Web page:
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  1. Apr 28, 2015 · But the intrinsic value calculation most attributed to Graham today is called the Benjamin Graham Formula, and is usually some variation of the following: V = EPS x (8.5 + 2g), orValue = Current ...

  2. Jul 02, 2017 · Benjamin Graham started that whole movement, which has been passed on through the generations. With many great investors put a big focus on margin of safety. Everybody has their definition of what a margin of safety means to them; I know they certainly do. It can be valuation based, balance sheet based, and how Benjamin Graham defined it.

    • Dave Ahern
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    What is the Benjamin Graham formula?

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    What is the Benjamin Graham formula to find the intrinsic value?

    Can the Benjamin Graham formula be used to predict future growth?

  4. Westlake Chemical's latest twelve months ben graham formula value is $54.80... View Westlake Chemical Partners LP's Ben Graham Formula Value trends, charts, and more.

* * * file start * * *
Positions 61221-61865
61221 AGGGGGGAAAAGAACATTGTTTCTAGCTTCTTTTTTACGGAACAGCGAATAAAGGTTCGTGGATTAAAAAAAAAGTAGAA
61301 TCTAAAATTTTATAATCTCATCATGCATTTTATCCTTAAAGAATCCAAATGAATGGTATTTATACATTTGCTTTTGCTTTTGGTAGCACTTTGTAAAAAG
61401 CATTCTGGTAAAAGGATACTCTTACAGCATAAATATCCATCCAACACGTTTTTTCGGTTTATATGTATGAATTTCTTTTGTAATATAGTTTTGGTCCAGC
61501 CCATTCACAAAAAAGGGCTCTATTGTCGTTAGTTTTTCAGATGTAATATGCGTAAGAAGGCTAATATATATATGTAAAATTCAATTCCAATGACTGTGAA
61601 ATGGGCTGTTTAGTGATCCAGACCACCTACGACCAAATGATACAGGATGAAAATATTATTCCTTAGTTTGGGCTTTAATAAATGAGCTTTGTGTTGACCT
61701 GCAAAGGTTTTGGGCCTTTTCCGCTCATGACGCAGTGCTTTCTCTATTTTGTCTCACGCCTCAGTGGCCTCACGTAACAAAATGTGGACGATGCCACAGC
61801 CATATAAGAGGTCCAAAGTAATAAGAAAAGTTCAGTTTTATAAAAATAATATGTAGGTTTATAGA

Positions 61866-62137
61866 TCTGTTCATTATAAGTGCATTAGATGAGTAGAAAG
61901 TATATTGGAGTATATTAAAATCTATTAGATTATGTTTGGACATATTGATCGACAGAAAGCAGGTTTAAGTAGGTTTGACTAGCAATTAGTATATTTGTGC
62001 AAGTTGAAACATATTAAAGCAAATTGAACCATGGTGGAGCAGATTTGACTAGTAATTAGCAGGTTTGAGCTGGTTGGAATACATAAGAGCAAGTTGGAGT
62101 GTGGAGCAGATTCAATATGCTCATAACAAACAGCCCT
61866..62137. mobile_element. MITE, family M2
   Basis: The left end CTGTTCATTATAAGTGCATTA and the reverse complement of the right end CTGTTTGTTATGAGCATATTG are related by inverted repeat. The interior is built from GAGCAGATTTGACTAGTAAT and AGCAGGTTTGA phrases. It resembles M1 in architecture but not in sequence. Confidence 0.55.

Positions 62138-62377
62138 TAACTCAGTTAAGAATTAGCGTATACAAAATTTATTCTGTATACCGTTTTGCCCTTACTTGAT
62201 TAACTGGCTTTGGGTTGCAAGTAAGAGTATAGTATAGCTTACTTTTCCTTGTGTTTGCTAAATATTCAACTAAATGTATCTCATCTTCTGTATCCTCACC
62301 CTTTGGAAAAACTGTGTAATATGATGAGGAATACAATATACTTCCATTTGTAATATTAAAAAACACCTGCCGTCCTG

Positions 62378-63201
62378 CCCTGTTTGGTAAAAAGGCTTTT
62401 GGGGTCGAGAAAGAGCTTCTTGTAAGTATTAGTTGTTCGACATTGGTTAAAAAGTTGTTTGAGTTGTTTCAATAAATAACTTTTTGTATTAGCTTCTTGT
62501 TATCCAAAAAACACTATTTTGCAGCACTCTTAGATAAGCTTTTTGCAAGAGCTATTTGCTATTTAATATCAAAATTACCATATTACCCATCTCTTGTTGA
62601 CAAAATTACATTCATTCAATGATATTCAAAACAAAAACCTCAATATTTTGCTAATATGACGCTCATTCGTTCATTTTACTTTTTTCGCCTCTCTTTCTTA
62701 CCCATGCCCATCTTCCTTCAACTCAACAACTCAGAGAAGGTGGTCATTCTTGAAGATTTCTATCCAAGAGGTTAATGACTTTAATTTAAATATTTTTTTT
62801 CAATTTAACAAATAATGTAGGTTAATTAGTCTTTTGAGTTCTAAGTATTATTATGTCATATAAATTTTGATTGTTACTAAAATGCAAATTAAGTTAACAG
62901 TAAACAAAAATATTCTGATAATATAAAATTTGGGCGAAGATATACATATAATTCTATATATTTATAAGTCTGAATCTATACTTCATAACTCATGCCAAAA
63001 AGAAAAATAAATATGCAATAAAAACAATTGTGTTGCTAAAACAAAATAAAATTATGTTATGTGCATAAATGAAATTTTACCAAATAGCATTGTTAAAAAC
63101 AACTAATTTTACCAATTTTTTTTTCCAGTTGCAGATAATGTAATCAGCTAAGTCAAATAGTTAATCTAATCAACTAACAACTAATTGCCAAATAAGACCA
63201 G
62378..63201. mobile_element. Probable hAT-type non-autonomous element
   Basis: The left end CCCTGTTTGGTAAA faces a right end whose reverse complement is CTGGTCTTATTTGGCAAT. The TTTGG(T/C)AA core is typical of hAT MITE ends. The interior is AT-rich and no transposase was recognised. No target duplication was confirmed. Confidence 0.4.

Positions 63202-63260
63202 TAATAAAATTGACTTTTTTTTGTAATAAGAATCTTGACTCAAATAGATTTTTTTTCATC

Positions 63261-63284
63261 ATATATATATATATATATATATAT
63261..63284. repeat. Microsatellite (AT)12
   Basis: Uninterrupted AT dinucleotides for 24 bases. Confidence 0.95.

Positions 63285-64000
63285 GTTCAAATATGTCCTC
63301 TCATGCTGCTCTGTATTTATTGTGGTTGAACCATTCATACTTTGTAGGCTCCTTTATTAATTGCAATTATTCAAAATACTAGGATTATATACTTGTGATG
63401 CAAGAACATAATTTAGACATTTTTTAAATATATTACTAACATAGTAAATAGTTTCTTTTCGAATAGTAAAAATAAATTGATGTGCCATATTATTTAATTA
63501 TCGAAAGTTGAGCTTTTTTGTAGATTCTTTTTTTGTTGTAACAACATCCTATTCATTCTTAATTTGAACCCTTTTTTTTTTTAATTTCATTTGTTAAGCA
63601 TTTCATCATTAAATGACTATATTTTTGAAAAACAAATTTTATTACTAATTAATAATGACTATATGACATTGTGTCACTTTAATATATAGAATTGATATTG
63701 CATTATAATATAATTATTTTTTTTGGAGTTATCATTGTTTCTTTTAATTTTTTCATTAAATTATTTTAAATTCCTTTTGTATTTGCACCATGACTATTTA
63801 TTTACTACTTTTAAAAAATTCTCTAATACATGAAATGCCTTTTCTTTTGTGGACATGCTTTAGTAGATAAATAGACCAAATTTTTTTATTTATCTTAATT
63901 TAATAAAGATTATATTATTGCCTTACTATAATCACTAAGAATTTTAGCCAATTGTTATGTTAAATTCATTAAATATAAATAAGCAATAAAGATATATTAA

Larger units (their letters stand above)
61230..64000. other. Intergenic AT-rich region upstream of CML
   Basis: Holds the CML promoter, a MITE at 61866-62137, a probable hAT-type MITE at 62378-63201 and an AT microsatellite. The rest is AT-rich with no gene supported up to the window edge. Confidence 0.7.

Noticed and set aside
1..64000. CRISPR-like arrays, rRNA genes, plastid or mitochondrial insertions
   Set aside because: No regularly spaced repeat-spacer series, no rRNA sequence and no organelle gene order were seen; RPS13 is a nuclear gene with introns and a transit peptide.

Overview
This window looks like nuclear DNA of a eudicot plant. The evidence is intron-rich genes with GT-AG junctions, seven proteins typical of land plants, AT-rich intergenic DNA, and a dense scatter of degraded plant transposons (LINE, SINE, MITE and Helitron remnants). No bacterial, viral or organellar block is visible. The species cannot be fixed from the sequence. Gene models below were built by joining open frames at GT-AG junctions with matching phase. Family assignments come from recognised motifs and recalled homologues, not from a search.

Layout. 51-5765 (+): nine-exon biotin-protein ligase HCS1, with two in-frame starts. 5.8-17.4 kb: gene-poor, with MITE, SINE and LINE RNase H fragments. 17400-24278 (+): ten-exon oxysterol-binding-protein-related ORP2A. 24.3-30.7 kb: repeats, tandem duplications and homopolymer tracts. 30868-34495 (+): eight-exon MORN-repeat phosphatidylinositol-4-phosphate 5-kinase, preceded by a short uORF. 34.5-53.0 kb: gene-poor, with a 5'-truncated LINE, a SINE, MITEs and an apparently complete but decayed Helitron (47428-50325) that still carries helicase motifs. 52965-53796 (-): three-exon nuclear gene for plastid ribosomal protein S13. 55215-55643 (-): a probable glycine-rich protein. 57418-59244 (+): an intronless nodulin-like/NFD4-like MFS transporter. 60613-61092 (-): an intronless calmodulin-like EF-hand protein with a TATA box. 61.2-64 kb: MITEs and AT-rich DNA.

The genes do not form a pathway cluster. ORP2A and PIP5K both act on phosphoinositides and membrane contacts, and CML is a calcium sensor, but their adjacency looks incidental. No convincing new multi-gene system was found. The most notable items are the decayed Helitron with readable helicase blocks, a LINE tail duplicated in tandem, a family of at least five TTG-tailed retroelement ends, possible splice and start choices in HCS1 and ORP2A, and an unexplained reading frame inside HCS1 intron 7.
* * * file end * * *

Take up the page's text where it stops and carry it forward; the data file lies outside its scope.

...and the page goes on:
• Stock Valuation Concepts. Let’s start with the two most important concepts on how to value stocks. Key Concept #1: Stock valuation is an art. Give 5 people a paintbrush and they will paint different things.
    • Benjamin Graham Formula for Stock Valuation. The second method I use to value a stock is with Benjamin Graham’s formula from The Intelligent Investor. In case you’re not familiar with Ben Graham, he’s widely recognized as the father of value investing.
    • Original Benjamin Graham Value Formula. The original formula from Security Analysis is. where V is the intrinsic value, EPS is the trailing 12 month EPS, 8.5 is the PE ratio of a stock with 0% growth and g being the growth rate for the next 7-10 years.
    • Adjusted EPS in the Graham Formula. Before we go deep into the Graham Formula, click on the image below to get the best free investment checklist and more investment resources to load up your valuation arsenal.
    • Special Special Situations
    • Formula?
    • Hold on A Minute...
    • What This Mean For The NCAV Investors
    • A Word of Caution
    • A Shift in Focus